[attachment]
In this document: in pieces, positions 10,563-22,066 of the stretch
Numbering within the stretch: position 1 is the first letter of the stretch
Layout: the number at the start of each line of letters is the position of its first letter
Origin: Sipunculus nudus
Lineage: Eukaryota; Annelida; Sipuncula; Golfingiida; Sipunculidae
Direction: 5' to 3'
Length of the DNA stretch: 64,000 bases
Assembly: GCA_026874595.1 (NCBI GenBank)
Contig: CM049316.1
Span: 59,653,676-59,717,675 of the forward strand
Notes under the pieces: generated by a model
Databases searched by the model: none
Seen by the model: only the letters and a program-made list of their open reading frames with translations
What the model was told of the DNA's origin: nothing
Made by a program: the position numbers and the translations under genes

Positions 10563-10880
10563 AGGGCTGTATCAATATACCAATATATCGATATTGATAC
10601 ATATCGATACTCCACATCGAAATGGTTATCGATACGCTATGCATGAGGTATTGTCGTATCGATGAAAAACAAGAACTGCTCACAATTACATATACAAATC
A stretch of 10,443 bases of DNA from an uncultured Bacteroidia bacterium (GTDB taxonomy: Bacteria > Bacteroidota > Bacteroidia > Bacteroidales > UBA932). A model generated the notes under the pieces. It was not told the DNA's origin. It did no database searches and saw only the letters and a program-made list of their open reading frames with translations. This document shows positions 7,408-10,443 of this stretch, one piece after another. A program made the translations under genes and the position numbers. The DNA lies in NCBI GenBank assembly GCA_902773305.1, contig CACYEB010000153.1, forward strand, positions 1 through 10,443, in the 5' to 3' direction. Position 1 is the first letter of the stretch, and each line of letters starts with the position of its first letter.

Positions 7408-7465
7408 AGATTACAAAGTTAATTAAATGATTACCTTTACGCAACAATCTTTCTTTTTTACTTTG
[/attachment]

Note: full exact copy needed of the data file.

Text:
In this document: in pieces, positions 10,563-22,066 of the stretch
Numbering within the stretch: position 1 is the first letter of the stretch
Layout: the number at the start of each line of letters is the position of its first letter
Origin: Sipunculus nudus
Lineage: Eukaryota; Annelida; Sipuncula; Golfingiida; Sipunculidae
Direction: 5' to 3'
Length of the DNA stretch: 64,000 bases
Assembly: GCA_026874595.1 (NCBI GenBank)
Contig: CM049316.1
Span: 59,653,676-59,717,675 of the forward strand
Notes under the pieces: generated by a model
Databases searched by the model: none
Seen by the model: only the letters and a program-made list of their open reading frames with translations
What the model was told of the DNA's origin: nothing
Made by a program: the position numbers and the translations under genes

Positions 10563-10880
10563 AGGGCTGTATCAATATACCAATATATCGATATTGATAC
10601 ATATCGATACTCCACATCGAAATGGTTATCGATACGCTATGCATGAGGTATTGTCGTATCGATGAAAAACAAGAACTGCTCACAATTACATATACAAATC
A stretch of 10,443 bases of DNA from an uncultured Bacteroidia bacterium (GTDB taxonomy: Bacteria > Bacteroidota > Bacteroidia > Bacteroidales > UBA932). A model generated the notes under the pieces. It was not told the DNA's origin. It did no database searches and saw only the letters and a program-made list of their open reading frames with translations. This document shows positions 7,408-10,443 of this stretch, one piece after another. A program made the translations under genes and the position numbers. The DNA lies in NCBI GenBank assembly GCA_902773305.1, contig CACYEB010000153.1, forward strand, positions 1 through 10,443, in the 5' to 3' direction. Position 1 is the first letter of the stretch, and each line of letters starts with the position of its first letter.

Positions 7408-7465
7408 AGATTACAAAGTTAATTAAATGATTACCTTTACGCAACAATCTTTCTTTTTTACTTTG